By Petra Page-Mann of Fruition Seeds
I absolutely love watermelons! However, as a child in the Finger Lakes, I thought watermelons were an absolute waste of valuable garden space. It’s true, practicality has never been a quality I’ve cultivated, but nonetheless, with long, trailing vines yielding a single fruit & sometimes none, my anticipation was almost always unrequited.
I could not have been more wrong. Like our reticent red peppers & unenthusiastic eggplants, I simply needed different seeds to have different experiences.
Regionally adapted seed makes all the difference. At Fruition Seeds, we’ve dedicated our days to these seeds that grow us more than we’ll ever grow them, right here in the Finger Lakes, so every little girl can enjoy watermelon straight from her garden.
From Commons to Commodity
If “regional seed” is seed adapted to a bioregion, then most seed before World War I was regional. Each generation selected varieties to meet the shifting conditions on each farm, in each region. Farmers largely would share their seeds as a commons, like clean water and fresh air, as precious resources to be honored and shared, not to be owned or restricted.
After World War I, F1 Hybrid corn was introduced. Met with resistance from wary farmers, the transition was slow but came to dominate the market within 40 years, due in large part to government subsidies in World War II. In a single generation, farm-grown seed was replaced by seed from other bioregions that would not grow true-to-type in future generations, if saved. As a result, seed became just another commodity, like fertilizers and pesticides, that farms purchase annually, reflecting an industrial, one-size-fits-all mentality rather than a commons reflecting the unique values and needs of each region.
Sown Locally, Grown Globally
Most of us share a blind faith that our seed is produced by the companies selling them. This is most often not the case.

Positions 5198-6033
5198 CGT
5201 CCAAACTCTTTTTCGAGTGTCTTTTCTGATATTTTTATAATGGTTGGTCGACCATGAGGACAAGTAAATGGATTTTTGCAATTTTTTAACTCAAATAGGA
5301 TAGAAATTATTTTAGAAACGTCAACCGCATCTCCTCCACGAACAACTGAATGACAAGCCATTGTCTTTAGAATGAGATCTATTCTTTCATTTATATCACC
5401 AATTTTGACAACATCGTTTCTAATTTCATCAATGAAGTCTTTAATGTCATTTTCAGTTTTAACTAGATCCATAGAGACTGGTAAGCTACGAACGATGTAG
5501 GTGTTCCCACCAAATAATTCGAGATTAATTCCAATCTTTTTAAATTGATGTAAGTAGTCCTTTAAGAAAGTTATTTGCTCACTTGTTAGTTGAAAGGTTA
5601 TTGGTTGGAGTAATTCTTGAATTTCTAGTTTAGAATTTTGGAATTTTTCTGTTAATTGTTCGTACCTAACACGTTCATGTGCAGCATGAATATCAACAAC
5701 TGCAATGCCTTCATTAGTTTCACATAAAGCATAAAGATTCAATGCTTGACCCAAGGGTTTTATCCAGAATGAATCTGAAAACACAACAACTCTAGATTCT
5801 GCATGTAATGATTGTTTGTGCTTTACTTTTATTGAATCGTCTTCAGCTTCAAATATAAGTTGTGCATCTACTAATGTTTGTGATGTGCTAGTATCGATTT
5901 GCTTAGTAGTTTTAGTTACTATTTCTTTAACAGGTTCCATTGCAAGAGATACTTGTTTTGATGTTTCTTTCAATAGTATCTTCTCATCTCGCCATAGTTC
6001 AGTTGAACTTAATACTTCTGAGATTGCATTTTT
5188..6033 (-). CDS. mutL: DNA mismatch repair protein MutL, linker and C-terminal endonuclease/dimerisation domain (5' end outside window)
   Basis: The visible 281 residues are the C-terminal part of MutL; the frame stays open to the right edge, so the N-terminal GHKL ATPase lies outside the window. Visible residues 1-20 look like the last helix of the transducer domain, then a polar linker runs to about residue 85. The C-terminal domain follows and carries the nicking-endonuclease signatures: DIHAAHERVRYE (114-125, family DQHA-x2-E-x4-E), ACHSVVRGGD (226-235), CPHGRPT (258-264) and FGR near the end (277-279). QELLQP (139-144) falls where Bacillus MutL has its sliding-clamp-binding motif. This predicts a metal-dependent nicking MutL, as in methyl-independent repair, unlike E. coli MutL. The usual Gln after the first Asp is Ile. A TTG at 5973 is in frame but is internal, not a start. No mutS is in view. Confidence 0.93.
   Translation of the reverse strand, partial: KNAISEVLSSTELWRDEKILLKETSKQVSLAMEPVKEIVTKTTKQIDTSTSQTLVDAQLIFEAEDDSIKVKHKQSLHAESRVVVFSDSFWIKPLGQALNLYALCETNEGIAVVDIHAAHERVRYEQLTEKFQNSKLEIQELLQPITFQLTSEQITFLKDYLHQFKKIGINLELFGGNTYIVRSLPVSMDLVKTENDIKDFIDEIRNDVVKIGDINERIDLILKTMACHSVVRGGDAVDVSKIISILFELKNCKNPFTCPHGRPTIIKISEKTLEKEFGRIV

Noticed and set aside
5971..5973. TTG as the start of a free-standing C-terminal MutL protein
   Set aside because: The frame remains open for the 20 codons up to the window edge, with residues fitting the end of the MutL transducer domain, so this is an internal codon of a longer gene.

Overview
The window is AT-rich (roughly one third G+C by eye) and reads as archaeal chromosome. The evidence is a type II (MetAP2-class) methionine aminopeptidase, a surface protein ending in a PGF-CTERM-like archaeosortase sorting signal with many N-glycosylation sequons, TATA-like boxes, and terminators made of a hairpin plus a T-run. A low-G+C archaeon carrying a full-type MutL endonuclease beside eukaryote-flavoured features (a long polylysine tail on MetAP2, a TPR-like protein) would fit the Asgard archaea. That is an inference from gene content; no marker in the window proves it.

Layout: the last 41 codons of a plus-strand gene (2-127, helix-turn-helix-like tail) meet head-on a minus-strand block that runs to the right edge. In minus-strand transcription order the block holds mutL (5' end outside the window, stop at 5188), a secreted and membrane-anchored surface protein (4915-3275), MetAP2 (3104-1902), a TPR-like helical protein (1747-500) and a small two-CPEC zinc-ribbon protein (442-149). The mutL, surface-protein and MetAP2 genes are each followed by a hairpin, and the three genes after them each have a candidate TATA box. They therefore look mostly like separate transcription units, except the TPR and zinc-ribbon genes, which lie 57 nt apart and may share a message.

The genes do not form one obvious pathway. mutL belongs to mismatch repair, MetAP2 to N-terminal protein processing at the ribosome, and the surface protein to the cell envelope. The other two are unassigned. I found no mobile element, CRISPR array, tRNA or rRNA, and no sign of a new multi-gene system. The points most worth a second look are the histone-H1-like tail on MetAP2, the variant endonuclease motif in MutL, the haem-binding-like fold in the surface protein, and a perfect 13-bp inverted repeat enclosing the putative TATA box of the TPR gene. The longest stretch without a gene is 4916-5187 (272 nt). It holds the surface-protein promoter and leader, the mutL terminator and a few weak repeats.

Today, most seed is grown where the climate favors commercial industrial dry seed production, such as the Central Valley of California. Unless you grow in the Central Valley, the seeds you sow are not likely to be well-adapted to your climate. We know Trader Joes doesn’t have a farm behind their stores; most seed companies are distributors of seed rather than growers of seed, making much of the seed on the planet regionally adapted to the long, dry climates where seed is commercially grown rather than where you might sow it.
The good news is this: We can always ask questions, so call seed companies. Ask them where their seeds are sourced, where they’re grown, what they’re selected for. A seed company worth supporting will answer these questions and be delighted you asked.
Sow What You Love, Love What You Sow
Fruition grows 60% of our seed on our farm in Naples. Another 25% is grown in our bioregion by an incredible network of organic seed growers. The balance is growing in those long, arid seasons, especially for those crops we struggle to grow high-quality seed of. Carrots, for example, cross with Queen Anne’s Lace up to one mile! There is so much more to share; our seed system is as nuanced and problematic as our food system, and we’re here to grow ourselves as well as extraordinary seed adapting to all the ways the world is changing.
Hope to see you here on the farm in Naples one day!
Sow Seeds & Sing Songs,
P.S. If you’re like us, itching to dig into seed starting, jump into Fruition’s free Seed Starting Academy!
You’ll find hours of step-by-step video tutorials, including indoor and direct sowing as well as common mistakes to avoid. Whether you’ve gardened for years or dreamed for years, we’re here to share the insight & inspiration you need to surround yourself & all you love with abundance & joy! Join us at www.fruitionseeds.com.
Petra Page-Mann, Finger Lakes native and lifelong gardener, believes each seed — and each of us — are in the world to transform the world. She co-founded Fruition Seeds in 2012 to grow and share the seeds as well as inspiration we need to surround ourselves with abundance in short seasons. Download her planting calendar or join the online Seed Starting Academy for free at www.fruitionseeds.com.